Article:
Path Planner Tutorial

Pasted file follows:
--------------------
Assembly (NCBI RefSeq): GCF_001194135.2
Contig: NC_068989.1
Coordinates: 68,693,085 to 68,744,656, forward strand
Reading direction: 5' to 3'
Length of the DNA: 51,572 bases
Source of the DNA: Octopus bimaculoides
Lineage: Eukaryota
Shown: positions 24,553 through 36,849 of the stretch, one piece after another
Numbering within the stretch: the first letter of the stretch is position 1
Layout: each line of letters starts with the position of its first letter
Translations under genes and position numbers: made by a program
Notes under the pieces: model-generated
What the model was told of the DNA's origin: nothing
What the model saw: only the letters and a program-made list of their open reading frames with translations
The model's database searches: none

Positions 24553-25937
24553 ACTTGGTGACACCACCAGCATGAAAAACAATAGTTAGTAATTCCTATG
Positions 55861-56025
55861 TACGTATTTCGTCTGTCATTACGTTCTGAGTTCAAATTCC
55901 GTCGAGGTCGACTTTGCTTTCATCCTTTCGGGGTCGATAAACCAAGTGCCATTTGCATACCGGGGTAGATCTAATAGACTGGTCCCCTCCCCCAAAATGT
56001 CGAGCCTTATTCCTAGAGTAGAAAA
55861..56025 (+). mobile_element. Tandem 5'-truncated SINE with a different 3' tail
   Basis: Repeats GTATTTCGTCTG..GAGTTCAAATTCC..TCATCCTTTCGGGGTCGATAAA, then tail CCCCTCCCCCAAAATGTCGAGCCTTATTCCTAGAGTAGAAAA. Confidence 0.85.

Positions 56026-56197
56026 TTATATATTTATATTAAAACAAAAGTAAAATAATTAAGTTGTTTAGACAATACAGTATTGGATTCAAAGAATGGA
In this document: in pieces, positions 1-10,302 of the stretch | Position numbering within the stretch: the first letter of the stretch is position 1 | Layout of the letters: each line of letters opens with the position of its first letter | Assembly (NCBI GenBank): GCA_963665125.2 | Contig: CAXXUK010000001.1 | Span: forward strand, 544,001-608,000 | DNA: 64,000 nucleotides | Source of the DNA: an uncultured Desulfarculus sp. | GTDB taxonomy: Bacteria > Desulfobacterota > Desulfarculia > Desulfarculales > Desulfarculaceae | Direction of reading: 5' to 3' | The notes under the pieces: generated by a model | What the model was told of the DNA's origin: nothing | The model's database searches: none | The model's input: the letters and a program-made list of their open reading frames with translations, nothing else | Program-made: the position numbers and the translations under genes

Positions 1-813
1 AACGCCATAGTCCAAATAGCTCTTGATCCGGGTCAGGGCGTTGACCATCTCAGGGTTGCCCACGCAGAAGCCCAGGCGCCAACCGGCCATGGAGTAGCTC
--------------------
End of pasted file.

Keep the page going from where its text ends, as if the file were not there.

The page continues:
### 1. Search algorithm A\* Search is a classical robotic search technique that combines core facets from two fundamental approaches: the goal-oriented heuristic approach of Greedy with the exhaustive, path-cost approach of Dijkstra's. The synthesis of the two provides the optimal path with a reduced computational overhead. Check [this link](http://theory.stanford.edu/~amitp/GameProgramming/AStarComparison.html) for more information on how A\* works. ### 1.1 Robot and searcher In this tutorial, a robot is plotted on a map and tasked to find the optimal path to a chest of gold while reducing the cost of travel. The robot is given no prior information about its world, other than a heuristic, or estimate, of where the gold is located. The robot can move in eight directions: up, down, right, left, and diagonally. Each time the robot moves, the path cost is increased by one, and the optimal path will be the path that most minimizes the path cost. ![PathPlanner](https://help.polysync.io/releases/2.0.7//wp-content/uploads/2016/11/2-map.png) As the robot searches the map using A\*, it plots paths towards the goal using the heuristic cost to guide it. As it explores a cell, it adds its estimate of the path cost at that cell to the actual path cost, which is called the global score. The optimal path will have the lowest score along its trajectory. Once the searcher explores a cell, it removes it from an open set (cells to be explored) and adds it to a closed set (nodes that have been explored). It then chooses to explore the next cell with the lowest estimated score and repeats until it has found the goal state. ### 1.2 Robot and searcher as PolySync nodes PolySync can be used to bridge the communication between a path planner and a robot. In this example, once the path planner finishes finding the optimal path, it will publish a set of waypoints for the robot to move to. In PolySync, this means that the two nodes (searcher and robot) subscribe to different `PlatformMotionMessages` containing a set of **x** and **y** coordinates. * The searcher node publishes a `PlatformMotionMessage` with a set of **x** and **y** coordinates. * The robot node subscribed to that message type moves to the desired location. * Upon arrival, the robot node publishes its own `PlatformMotionMessage`, indicating its current position. * The searcher node subscribed to the same message type receives the robot's current location and then issues the next waypoint in the form of a new `PlatformMotionMessage`. * This repeats until the robot reports back that it has found the gold. ### 2. Setup the example The example programs `polysync-path-planner-robot-cpp` and `polysync-path-planner-algorithm-cpp` are included in the PolySync installation. You can find the C++ code by default in `/usr/local/polysync/examples/cpp/PathPlanner`. ```bash /usr/local/polysync/examples/cpp/PathPlanner/ ├── include │ ├── GridMap.hpp │ ├── Planner.hpp │ ├── RobotNode.hpp │ └── SearchNode.hpp ├── resources │ ├── gold.jpg │ ├── robot.jpg │ ├── maze1.png │ ├── maze2.pgm │ └── question.jpg ├── CMakeLists.txt ├── RobotNode.cpp ├── SearchNode.cpp └── src ├── GridMap.cpp └── Planner.cpp ``` ### 2.1 OpenCV installation This example requires OpenCV to render the map. If you have already installed OpenCV, you can move to the next section. If not, please review their [documentation here](http://docs.opencv.org/2.4/doc/tutorials/introduction/linux_install/linux_install.html). ### 2.2 Running the example Build the example by calling `cmake` on `CMakeLists.txt` in the PathPlanner directory. ```bash $ cd /usr/local/polysync/examples/cpp/PathPlanner $ mkdir build $ cd build $ cmake .. ``` Since the program is split between two nodes, you'll need to run them in separate terminal windows. Since the robot node first acts as a listener, you should run that node first. ```bash $ ./polysync-path-planner-robot-cpp ``` In another terminal window, run the planner node. ```bash $ ./polysync-path-planner-algorithm-cpp ``` ### 2.3 What's happening? When the robot node is constructed, it knows where the robot is located, but not where the goal is. Conversely, when the search node is constructed, it generates a goal state, but needs a start location. By using a new `PlatformMotionMessage` to communicate back and forth, the search node sends a goal location to the robot node, who plots the goal state and returns to the starting robot location. Once the search node receives the robot's location, it can then begin searching the map for the optimal path. ![PathPlanner](https://help.polysync.io/releases/2.0.7//wp-content/uploads/2016/11/5-Terminal.png) After several seconds, the search node will produce the optimal path and will ask you to push the return key to execute. You will then be able to watch the robot go for the gold. ![PathPlanner](https://help.polysync.io/releases/2.0.7//wp-content/uploads/2016/11/4-map.png) ![PathPlanner](https://help.polysync.io/releases/2.0.7//wp-content/uploads/2016/11/3-map.png) ### 3. Code breakdown `SearchNode.cpp` and `RobotNode.cpp` are where the PolySync nodes are defined, and where you can access the main entry points for this application. The `SearchNode` will generate an instance of a `Planner` class to search for the optimal path. The `RobotNode`, on the other hand, will create a `GridMap` object to display its current location. ### 3.1 Finding RobotNode code You can find the C++ `RobotNode.cpp` code─by default─in `/usr/local/polysync/examples/cpp/PathPlanner`. ### 3.2 The RobotNode.cpp code ```bash #include #include #include #include "RobotNode.hpp" using namespace cv; using namespace std; using namespace polysync::datamodel; constexpr int INVALID_LOC = -1; RobotNode::RobotNode( ) : _world( ), _golLocX( INVALID_LOC ), _golLocY( INVALID_LOC ), _newRobLocX( INVALID_LOC ), _newRobLocY( INVALID_LOC ), _numWaypoints( INVALID_LOC ), _waypointCounter( 0 ) { setNodeName( "robotNode" ); } RobotNode::~RobotNode( ) { } void RobotNode::initStateEvent( ) { // register node as a subscriber to platform motion messages from ANY node. registerListener( getMessageTypeByName( "ps_platform_motion_msg" ) ); setSubscriberReliabilityQOS( getMessageTypeByName( "ps_platform_motion_msg" ), RELIABILITY_QOS_RELIABLE ); } void RobotNode::okStateEvent( ) { // wait for a goal location message from searchNode to be received if ( _golLocX == INVALID_LOC || _golLocY == INVALID_LOC ) { // do nothing, sleep for 10 milliseconds polysync::sleepMicro(10000); return; } // when goal received, generate a map with that goal state. else if ( _newRobLocX == INVALID_LOC || _newRobLocY == INVALID_LOC ) { cout << endl << "Goal location received by robot."; cout << endl << "Generating map - - - - - - > " << std::flush; _world = std::unique_ptr< GridMap >{ new GridMap }; // pass in goal location _world->generateMap( _golLocX, _golLocY ); _newRobLocX = _world->robLoc[0][0]; _newRobLocY = _world->robLoc[0][1]; cout << "Map generated. " << endl; cout << "Sending robot start location to planner algorithm." << endl; cout << endl << "RobotNode waiting for waypoints." << endl; } // with map generated, begin sending location messages to searchNode else if ( _golLocX != INVALID_LOC && _golLocY != INVALID_LOC ) { sendLocationToPlanner( ); // have I recieved the final waypoint? if so, ask the user to shut down if ( _waypointCounter == _numWaypoints - 2) { cout << endl << "Robot is at goal state after "; cout << _waypointCounter << " waypoints. " << endl << endl; cout << "Press return key or Ctrl-C to shut down RobotNode."; cout << endl; cin.get(); cout << endl << "Shutting down RobotNode." << endl << endl; disconnectPolySync( ); return; } // The ok state is called periodically by the system so sleep to reduce // the number of messages sent. do nothing, sleep for 1 millisecond. polysync::sleepMicro(1000); } else { // do nothing, sleep for 100 milliseconds polysync::sleepMicro(100000); return; } } void RobotNode::messageEvent( std::shared_ptr< polysync::Message > newMsg ) { // check whether new message is not your own. This check is only important // since robotNode and searchNode both publish and subscribe to messages. if ( newMsg->getSourceGuid( ) == getGuid( ) ) { return; } // now check whether new message is a PlatformMotionMessage. if ( auto msg = getSubclass< PlatformMotionMessage >( newMsg ) ) { // the first received message from searchNode will be the goal location. if ( _golLocX == INVALID_LOC && _golLocY == INVALID_LOC ) { _golLocX = msg->getOrientation()[0]; _golLocY = msg->getOrientation()[1]; } // discard any received messages still containing the goal location else if ( msg->getOrientation()[0] == _golLocX && msg->getOrientation()[1] == _golLocY ) { return; } // if a new waypoint, send it to the robot and move to the new location. else if ( msg->getPosition()[0] > _waypointCounter ) { _waypointCounter = msg->getPosition()[0]; _numWaypoints = msg->getPosition()[2]; _newRobLocX = msg->getOrientation()[0]; _newRobLocY = msg->getOrientation()[1]; cout << "Received waypoint " << _waypointCounter; cout << " from Planner. X = " << _newRobLocX << ", Y = "; cout << _newRobLocY << endl << std::flush; } } } void RobotNode::sendLocationToPlanner( ) { _world->moveRobot( _newRobLocX, _newRobLocY ); double actualRobLocX = double( _world->robLoc[0][0] ); double actualRobLocY = double( _world->robLoc[0][1] ); // Create a message PlatformMotionMessage msg( *this ); // Set publish time msg.setHeaderTimestamp( polysync::getTimestamp() ); // Populate buffer msg.setPosition( { _waypointCounter, 0, 0 } ); msg.setOrientation( { actualRobLocX, actualRobLocY, 0, 0 } ); // Publish to the PolySync bus msg.publish(); } int main( ) { RobotNode robotNode; robotNode.connectPolySync( ); return 0; } ``` ### 3.3 The RobotNode.cpp code explained Now let’s break down the RobotNode.cpp code. The line below defines the [PolySync node](http://polysync.github.io/Docs-2.0/#cpp-node) and each of the protected event methods in the node state machine. Each of the states do minimal or no operation unless they are overridden. ```bash #include < PolySyncNode.hpp > ``` The following [data model](http://polysync.github.io/Docs-2.0/#cpp-data-model) defines all types and messages in the PolySync runtime. This **must** be included in all C++ node applications. ```bash #include < PolySyncDataModel.hpp > ``` The following are specific to this application. ```bash #include "RobotNode.hpp" using namespace cv; using namespace std; using namespace polysync::datamodel; constexpr int INVALID_LOC = -1; ``` The constructor initializes all private members. ```bash RobotNode::RobotNode( ) : _world( ), _golLocX( INVALID_LOC ), _golLocY( INVALID_LOC ), _newRobLocX( INVALID_LOC ), _newRobLocY( INVALID_LOC ), _numWaypoints( INVALID_LOC ), _waypointCounter( 0 ) { setNodeName( "robotNode" ); } RobotNode::~RobotNode( ) { } ``` All of our PolySync C++ applications must then subclass the PolySync node object in order to connect to the PolySync bus and publish/subscribe messages. In `RobotNode.hpp`, you can see how `RobotNode` inherits a PolySync node object. ```bash class RobotNode : public polysync::Node ``` Back in `RobotNode.cpp`, after the constructor is called and the node is generated, the node transitions to the INIT state. The initStateEvent is typically where a node creates messages and initializes any other resources that require a PolySync node reference. In this case, we register the RobotNode to listen for `ps_platform_motion_msg`. ```bash void RobotNode::initStateEvent( ) { // register node as a subscriber to platform motion messages from ANY node. registerListener( getMessageTypeByName( "ps_platform_motion_msg" ) ); setSubscriberReliabilityQOS( getMessageTypeByName( "ps_platform_motion_msg" ), RELIABILITY_QOS_RELIABLE ); } ``` The node then transitions from the INIT state to the OK state. The following is called continuously while in the node's OK state, and is where almost all of the action happens for the node. ```bash void RobotNode::okStateEvent( ) ``` If the robot node has not received a goal state, do nothing and loop through again. ```bash if ( _golLocX == INVALID_LOC || _golLocY == INVALID_LOC ) { // do nothing, sleep for 10 milliseconds polysync::sleepMicro(10000); return; } ``` If the goal has been received, the robot node can now generate the map. This happens here. ```bash else if ( _newRobLocX == INVALID_LOC || _newRobLocY == INVALID_LOC ) { cout << endl << "Goal location received by robot."; cout << endl << "Generating map - - - - - - > " << std::flush; _world = std::unique_ptr< GridMap >{ new GridMap }; // pass in goal location _world->generateMap( _golLocX, _golLocY ); _newRobLocX = _world->robLoc[0][0]; _newRobLocY = _world->robLoc[0][1]; cout << "Map generated. " << endl; cout << "Sending robot start location to planner algorithm." << endl; cout << endl << "RobotNode waiting for waypoints." << endl; } ``` Once the map is generated, the robot node can wait for waypoints to arrive. This chunk of code is what will execute whenever `SearchNode` is sending waypoints and the robot is moving. If the robot arrives at the goal state, the `disconnectPolySync( )` is called and the node shuts down. ```bash else if ( _golLocX != INVALID_LOC && _golLocY != INVALID_LOC ) { sendLocationToPlanner( ); // have I recieved the final waypoint? if so, ask the user to shut down if ( _waypointCounter == _numWaypoints - 2) { cout << endl << "Robot is at goal state after "; cout << _waypointCounter << " waypoints. " << endl << endl; cout << "Press return key or Ctrl-C to shut down RobotNode."; cout << endl; cin.get(); cout << endl << "Shutting down RobotNode." << endl << endl; disconnectPolySync( ); return; } // The ok state is called periodically by the system so sleep to reduce // the number of messages sent. do nothing, sleep for 1 millisecond. polysync::sleepMicro(1000); } } ``` The `messageEvent` is called whenever a new message is received. ```bash void RobotNode::messageEvent( std::shared_ptr< polysync::Message > newMsg ) ``` When a new message is received, the first thing to do is to check whether it is a message published by the same node. In this case, `RobotNode` should discard anything it self-published. ```bash if ( newMsg->getSourceGuid( ) == getGuid( ) ) { return; } ``` The next line checks whether the received message is a `PlatformMotionMessage`. This is technically unnecessary in our case, since this problem is only structured to send and receive `PlatformMotionMessage`, but it is good practice as you scale up your application. ```bash if ( auto msg = getSubclass< PlatformMotionMessage >( newMsg ) ) ``` After the robot node verifies it has a new `PlatformMotionMessage` from a different node, it can now classify whether it is the goal state (the first received message) or a new waypoint. Local variables are populated accordingly. ```bash // the first received message from searchNode will be the goal location. if ( _golLocX == INVALID_LOC && _golLocY == INVALID_LOC ) { _golLocX = msg->getOrientation()[0]; _golLocY = msg->getOrientation()[1]; } // discard any received messages still containing the goal location else if ( msg->getOrientation()[0] == _golLocX && msg->getOrientation()[1] == _golLocY ) { return; } // if a new waypoint, send it to the robot and move to the new location. else if ( msg->getPosition()[0] > _waypointCounter ) { _waypointCounter = msg->getPosition()[0]; _numWaypoints = msg->getPosition()[2]; _newRobLocX = msg->getOrientation()[0]; _newRobLocY = msg->getOrientation()[1]; cout << "Received waypoint " << _waypointCounter; cout << " from Planner. X = " << _newRobLocX << ", Y = "; cout << _newRobLocY << endl << std::flush; } ``` This shows how the robot updates the `SearchNode` with its current location. Once the new location is received, `SearchNode` publishes the next waypoint. ```bash void RobotNode::sendLocationToPlanner( ) { _world->moveRobot( _newRobLocX, _newRobLocY ); double actualRobLocX = double( _world->robLoc[0][0] ); double actualRobLocY = double( _world->robLoc[0][1] ); // Create a message PlatformMotionMessage msg( *this ); // Set publish time msg.setHeaderTimestamp( polysync::getTimestamp() ); // Populate buffer msg.setPosition( { _waypointCounter, 0, 0 } ); msg.setOrientation( { actualRobLocX, actualRobLocY, 0, 0 } ); // Publish to the PolySync bus msg.publish(); } ``` This creates an instance of your `RobotNode` object. The second command is a blocking operation, and places the node in the node state machine. If there is a valid license, the node leaves the AUTH state and enters the INIT state, calling the `initStateEvent`. ```bash int main( ) { RobotNode robotNode; robotNode.connectPolySync( ); return 0; } ``` ### 3.4 Finding SearchNode code You can find the C++ `SearchNode.cpp` code─by default─in `/usr/local/polysync/examples/cpp/PathPlanner`. ### 3.5 The SearchNode.cpp code ```bash #include #include #include #include "SearchNode.hpp" #include "GridMap.hpp" using namespace cv; using namespace std; using namespace polysync::datamodel; constexpr int INVALID_LOC = -1; SearchNode::SearchNode( ) : _searcher( ), _golLocX( INVALID_LOC ), _golLocY( INVALID_LOC ), _robLocX( INVALID_LOC ), _robLocY( INVALID_LOC ), _newRobLocX( INVALID_LOC ), _newRobLocY( INVALID_LOC ), _numWaypoints( INVALID_LOC ), _waypointCounter( INVALID_LOC ) { setNodeName( "searchNode" ); setNodeType( PSYNC_NODE_TYPE_SOFTWARE_ALGORITHM ); } SearchNode::~SearchNode( ) { } void SearchNode::initStateEvent( ) { // register node as a subscriber to platform motion messages from ANY node. registerListener( getMessageTypeByName( "ps_platform_motion_msg" ) ); setSubscriberReliabilityQOS( getMessageTypeByName( "ps_platform_motion_msg" ), RELIABILITY_QOS_RELIABLE ); } void SearchNode::okStateEvent( ) { // generate goal state at a pseudo-random location. if ( _golLocX == INVALID_LOC && _golLocY == INVALID_LOC ) { _searcher = std::unique_ptr< Planner >{ new Planner }; _golLocX = _searcher->getGoalX( ); _golLocY = _searcher->getGoalY( ); cout << endl << "Goal Location generated by Planner Algorithm. "; cout << endl << "Sending goal location to robot." << endl << endl; cout << "Waiting for Robot Location." << endl << endl << std::flush; } // send goal location to robot repeatedly until it is received. else if ( _robLocX == INVALID_LOC || _robLocY == INVALID_LOC ) { sendGoalToRobot( ); // do nothing, sleep for 10 milliseconds polysync::sleepMicro(10000); } // once robot reports its starting location, search the space for the // optimal path from start to goal state. else if ( _newRobLocX == INVALID_LOC && _newRobLocY == INVALID_LOC ) { cout << "Robot start location received by planner algorithm." << endl; cout << "Begin searching for optimal path from start location." << endl; int robIndex = _searcher->world.getIndexFromState( _robLocX, _robLocY) ; // use A* search to find optimal path. _numWaypoints = _searcher->searchAStar( robIndex ); _newRobLocX = int(_robLocX); _newRobLocY = int(_robLocY); } // wait until done searching, then send out next waypoint. else if ( _newRobLocX != INVALID_LOC || _newRobLocY != INVALID_LOC ) { // have I sent the final waypoint? if so, shut down if ( _waypointCounter == _numWaypoints - 2 ) { cout << endl << "Robot arrived at goal state after "; cout << _waypointCounter << " waypoints. " << endl; cout << "Shutting down SearchNode." << endl << endl; disconnectPolySync( ); return; } cout << "Sending waypoint " << _waypointCounter + 1 << " to robot."; cout << endl; int newIndex = _searcher->getNextWaypoint( _waypointCounter + 1 ); sendNextWaypoint( newIndex, int(_waypointCounter + 1) ); // The ok state is called periodically by the system so sleep to reduce // the number of messages sent. do nothing, sleep for 1 millisecond. polysync::sleepMicro(1000); } else { // do nothing, sleep for 100 milliseconds polysync::sleepMicro(100000); return; } } void SearchNode::messageEvent( std::shared_ptr< polysync::Message > newMsg ) { // check whether new message is not your own. This check is only important // since robotNode and searchNode both publish and subscribe to messages. if ( newMsg->getSourceGuid( ) == getGuid( ) ) { return; } // now check whether new message is a PlatformMotionMessage. if ( auto msg = getSubclass< PlatformMotionMessage >( newMsg ) ) { // all received platform motion messages will be current robot location. // robot will also report back last waypoint received so planner can // send the next waypoint. if ( msg->getOrientation()[0] != _robLocX || msg->getOrientation()[1] != _robLocY ) { _robLocX = msg->getOrientation()[0]; _robLocY = msg->getOrientation()[1]; if ( _waypointCounter != INVALID_LOC ) { cout << "New Robot Location Message received at waypoint: "; cout << msg->getPosition()[0] << endl << std::flush; } _waypointCounter = msg->getPosition()[0]; } } } void SearchNode::sendGoalToRobot( ) { // Create a message PlatformMotionMessage msg( *this ); // Set publish time msg.setHeaderTimestamp( polysync::getTimestamp() ); // Populate buffer msg.setOrientation( { double(_golLocX), double(_golLocY), 0, 0 } ); // Publish to the PolySync bus msg.publish( ); } void SearchNode::sendNextWaypoint( int newIndex, int waypointID ) { _searcher->world.getStateFromIndex( newIndex ); _newRobLocX = _searcher->world.checkedMoveIndX; _newRobLocY = _searcher->world.checkedMoveIndY; // Create a message PlatformMotionMessage msg( *this ); // Set publish time msg.setHeaderTimestamp( polysync::getTimestamp() ); // Populate buffer msg.setPosition( { double(waypointID), 0, double(_numWaypoints) } ); msg.setOrientation( { _newRobLocX, _newRobLocY, 0, 0 } ); // Publish to the PolySync bus msg.publish(); } int main() { SearchNode searchNode; searchNode.connectPolySync( ); return 0; } ``` ### 3.6 The SearchNode.cpp code explained Now let’s take a look at the `SearchNode.cpp` code. The line below defines the [PolySync node](http://polysync.github.io/Docs-2.0/#cpp-node) and each of the protected event methods in the node state machine. Each of the states do minimal or no operation unless they are overridden. ```bash #include < PolySyncNode.hpp > ``` The following [data model](http://polysync.github.io/Docs-2.0/#cpp-data-model) defines all types and messages in the PolySync runtime. This **must** be included in all C++ node applications. ```bash #include < PolySyncDataModel.hpp > ``` The following are needed for this application. ```bash #include "SearchNode.hpp" #include "GridMap.hpp" using namespace cv; using namespace std; using namespace polysync::datamodel; constexpr int INVALID_LOC = -1; ``` The constructor initializes all private members. ```bash SearchNode::SearchNode( ) : _searcher( ), _golLocX( INVALID_LOC ), _golLocY( INVALID_LOC ), _robLocX( INVALID_LOC ), _robLocY( INVALID_LOC ), _newRobLocX( INVALID_LOC ), _newRobLocY( INVALID_LOC ), _numWaypoints( INVALID_LOC ), _waypointCounter( INVALID_LOC ) { setNodeName( "searchNode" ); setNodeType( PSYNC_NODE_TYPE_SOFTWARE_ALGORITHM ); } SearchNode::~SearchNode( ) { } ``` All of our PolySync C++ applications must then subclass the PolySync node object in order to connect to the PolySync bus and publish/subscribe messages. In `SearchNode.hpp`, you can see how `SearchNode` inherits a PolySync node object. ```bash class SearchNode : public polysync::Node ``` Back in `SearchNode.cpp`, after the constructor is called and the node is generated, the node transitions to the INIT state. The initStateEvent is typically where a node creates messages and initializes any other resources that require a PolySync node reference. In this case, we register the `SearchNode` to listen for `ps_platform_motion_msg`. ```bash void SearchNode::initStateEvent( ) { // register node as a subscriber to platform motion messages from ANY node. registerListener( getMessageTypeByName( "ps_platform_motion_msg" ) ); setSubscriberReliabilityQOS( getMessageTypeByName( "ps_platform_motion_msg" ), RELIABILITY_QOS_RELIABLE ); } ``` The node then transitions from the INIT state to the OK state. The following is called continuously while in the node's OK state, and is where almost all of the action happens for the node. ```bash void SearchNode::okStateEvent( ) ``` Generate a goal state, then do nothing and loop through again. ```bash if ( _golLocX == INVALID_LOC && _golLocY == INVALID_LOC ) { _searcher = std::unique_ptr< Planner >{ new Planner }; _golLocX = _searcher->getGoalX( ); _golLocY = _searcher->getGoalY( ); cout << endl << "Goal Location generated by Planner Algorithm. "; cout << endl << "Sending goal location to robot." << endl << endl; cout << "Waiting for Robot Location." << endl << endl << std::flush; } ``` Once generated, publish the goal state to the robot node until it is received. ```bash else if ( _robLocX == INVALID_LOC || _robLocY == INVALID_LOC ) { sendGoalToRobot( ); // do nothing, sleep for 10 milliseconds polysync::sleepMicro(10000); } ``` If the goal has been received, and the map generated, the robot sends its start location to the search node. Once the search node receives the start location, it can search for the optimal path. ```bash else if ( _newRobLocX == INVALID_LOC && _newRobLocY == INVALID_LOC ) { cout << "Robot start location received by planner algorithm." << endl; cout << "Begin searching for optimal path from start location." << endl; int robIndex = _searcher->world.getIndexFromState( _robLocX, _robLocY) ; // use A* search to find optimal path. _numWaypoints = _searcher->searchAStar( robIndex ); _newRobLocX = int(_robLocX); _newRobLocY = int(_robLocY); } ``` Once the search node has completed searching the grid for the optimal path, each successive loop through the `okStateEvent( )` will publish a new waypoint for the robot node to move to. If the next waypoint is at the goal state, the disconnectPolySync( ) is called and the node shuts down. ```bash else if ( _newRobLocX != INVALID_LOC || _newRobLocY != INVALID_LOC ) { // have I sent the final waypoint? if so, shut down if ( _waypointCounter == _numWaypoints - 2 ) { cout << endl << "Robot arrived at goal state after "; cout << _waypointCounter << " waypoints. " << endl; cout << "Shutting down SearchNode." << endl << endl; disconnectPolySync( ); return; } cout << "Sending waypoint " << _waypointCounter + 1 << " to robot."; cout << endl; int newIndex = _searcher->getNextWaypoint( _waypointCounter + 1 ); sendNextWaypoint( newIndex, int(_waypointCounter + 1) ); // The ok state is called periodically by the system so sleep to reduce // the number of messages sent. do nothing, sleep for 1 millisecond. polysync::sleepMicro(1000); } ``` The `messageEvent` is called whenever a new message is received. ```bash void SearchNode::messageEvent( std::shared_ptr< polysync::Message > newMsg ) ``` When a new message is received, the first thing to do is to check whether it is a message published by the same node. In this case, `SearchNode` should discard anything it has self-published. ```bash if ( newMsg->getSourceGuid( ) == getGuid( ) ) { return; } ``` The next line checks whether the received message is a `PlatformMotionMessage`. This is technically unnecessary in our case, since this problem is only structured to send and receive `PlatformMotionMessage`, though it is good practice as you scale up your application. ```bash if ( auto msg = getSubclass< PlatformMotionMessage >( newMsg ) ) ``` After the search node verifies it has a new `PlatformMotionMessage` from a different node, it can now check whether the robot has moved to a new location. Local variables are populated accordingly. ```bash if ( msg->getOrientation()[0] != _robLocX || msg->getOrientation()[1] != _robLocY ) { _robLocX = msg->getOrientation()[0]; _robLocY = msg->getOrientation()[1]; if ( _waypointCounter != INVALID_LOC ) { cout << "New Robot Location Message received at waypoint: "; cout << msg->getPosition()[0] << endl << std::flush; } _waypointCounter = msg->getPosition()[0]; } ``` This shows how the searcher updates the `RobotNode` with the goal state. This method is called repeatedly in the `okStateEvent` until the `RobotNode` has received it and reported back its starting position. ```bash void SearchNode::sendGoalToRobot( ) { // Create a message PlatformMotionMessage msg( *this ); // Set publish time msg.setHeaderTimestamp( polysync::getTimestamp() ); // Populate buffer msg.setOrientation( { double(_golLocX), double(_golLocY), 0, 0 } ); // Publish to the PolySync bus msg.publish( ); } ``` This shows how the search node updates the `RobotNode` with the next waypoint. Once the new location is received, `RobotNode` moves the robot to the new location and then publishes its current position. ```bash void SearchNode::sendNextWaypoint( int newIndex, int waypointID ) { _searcher->world.getStateFromIndex( newIndex ); _newRobLocX = _searcher->world.checkedMoveIndX; _newRobLocY = _searcher->world.checkedMoveIndY; // Create a message PlatformMotionMessage msg( *this ); // Set publish time msg.setHeaderTimestamp( polysync::getTimestamp() ); // Populate buffer msg.setPosition( { double(waypointID), 0, double(_numWaypoints) } ); msg.setOrientation( { _newRobLocX, _newRobLocY, 0, 0 } ); // Publish to the PolySync bus msg.publish(); } ``` This creates an instance of your `SearchNode` object. The second command is a blocking operation, and places the node in the node state machine. If there is a valid license, the node leaves the AUTH state and enters the INIT state, calling the `initStateEvent`. ```bash int main() { SearchNode searchNode; searchNode.connectPolySync( ); return 0; } ``` ### 3.7 Planner code This example uses A\* to search for an optimal path. Of course, there are many different ways to search. See below how we implemented A\*, and for extra credit, try writing your own algorithm. ### 3.8 `Planner::searchAStar( )` ```bash int Planner::searchAStar( int _curLoc ) { // start the clock to time performance. float beginTime = clock(); // reset expandedNodes counter _expandedNodes = 1; cout << endl << "Searching with A* . " << std::flush; while ( _endGame != true ) { // expand the node in the openSet with lowest current score. _curLoc = getSearchNode( ); // get x and y coordinates world.getStateFromIndex( _curLoc ); // find all legal moves at the current node getNeighbors( _curLoc ); // grade all legal moves to fully expand a node for (uint j = 0; j < _moves[ _curLoc ].size(); j++) { // set move to be graded _newLoc = _moves[ _curLoc ][ j ]; // A* guarantees optimality along all expanded nodes, so there is no // need to re-check. If move has been expanded, move along if ( std::find( _closedSet.begin(), _closedSet.end(), _newLoc ) != _closedSet.end() ) { continue; } // if move is at goal state, end game and send back path if ( world.checkGoal( _newLoc )) { // path @ newLoc will be the optimal path path[ _newLoc ] = path[ _curLoc ]; path[ _newLoc ].push_back( _newLoc ); _curLoc = _newLoc; _endGame = true; goto doneSearching; } else { // do nothing unless the new path to the index is less than the // current shortest path. This ensures that the global score is // only modified if the searcher has found a shorter path. if ( path[ _curLoc ].size() + 1 < _pathScore[ _newLoc ] ) { path[ _newLoc ] = path[ _curLoc ]; path[ _newLoc ].push_back( _newLoc ); _globalScore[ _newLoc ] = _heuristic[ _newLoc ] + path[ _newLoc ].size(); _pathScore[ _newLoc ] = path[ _newLoc ].size(); } } } // once fully expanded, set the globalScore at the expanded node to a // large number. This is done to discourage searching the same node. _globalScore[ _curLoc ] = 1e9; // erase the current node from the openSet (nodes to be expanded). _openSet.erase( std::remove( _openSet.begin(), _openSet.end(), _curLoc ), _openSet.end() ); // add the current node to the closedSet (nodes that have been expanded) _closedSet.push_back( _curLoc ); // increase expanded node counter ++_expandedNodes; // print a "." for every 1000 nodes expanded as a progress meter if ( _expandedNodes % 1000 == 0 ) { cout << ". " << std::flush; } } // what to do at endGame doneSearching: float endTime = float( clock() - beginTime ) / float( CLOCKS_PER_SEC ); cout << endl << "Path Optimized, " << _expandedNodes << " nodes expanded."; cout << endl << "Total Optimization time: " << endTime << " seconds"<< endl; cout << endl << "Press the return key to execute optimal path." << endl; cin.get(); cout << "Optimal path is " << path[ _curLoc ].size() << " steps long."; cout << endl; return path[ _curLoc ].size(); } ``` Here's a [visualizer](https://qiao.github.io/PathFinding.js/visual/) to demonstrate different path planning algorithms in action. If you'd like to learn even more about sample-based planning, check out the [Open Motion Planning Library (OMPL)](http://ompl.kavrakilab.org/core/). If you have more resources, feel free to post them to the comments section below. ### Conclusion You have just finished the Path Planner Tutorial. Here, you used an A\* Implementation on a toy problem to show how a planning algorithm can generate an optimal trajectory and send it to a robot platform. You also used PolySync to model the planner and robot as two separate nodes communicating messages back and forth. These nodes were given no information about the other besides the information received in messages off the PolySync bus. You can use a similar communication structure between nodes on an autonomous vehicle.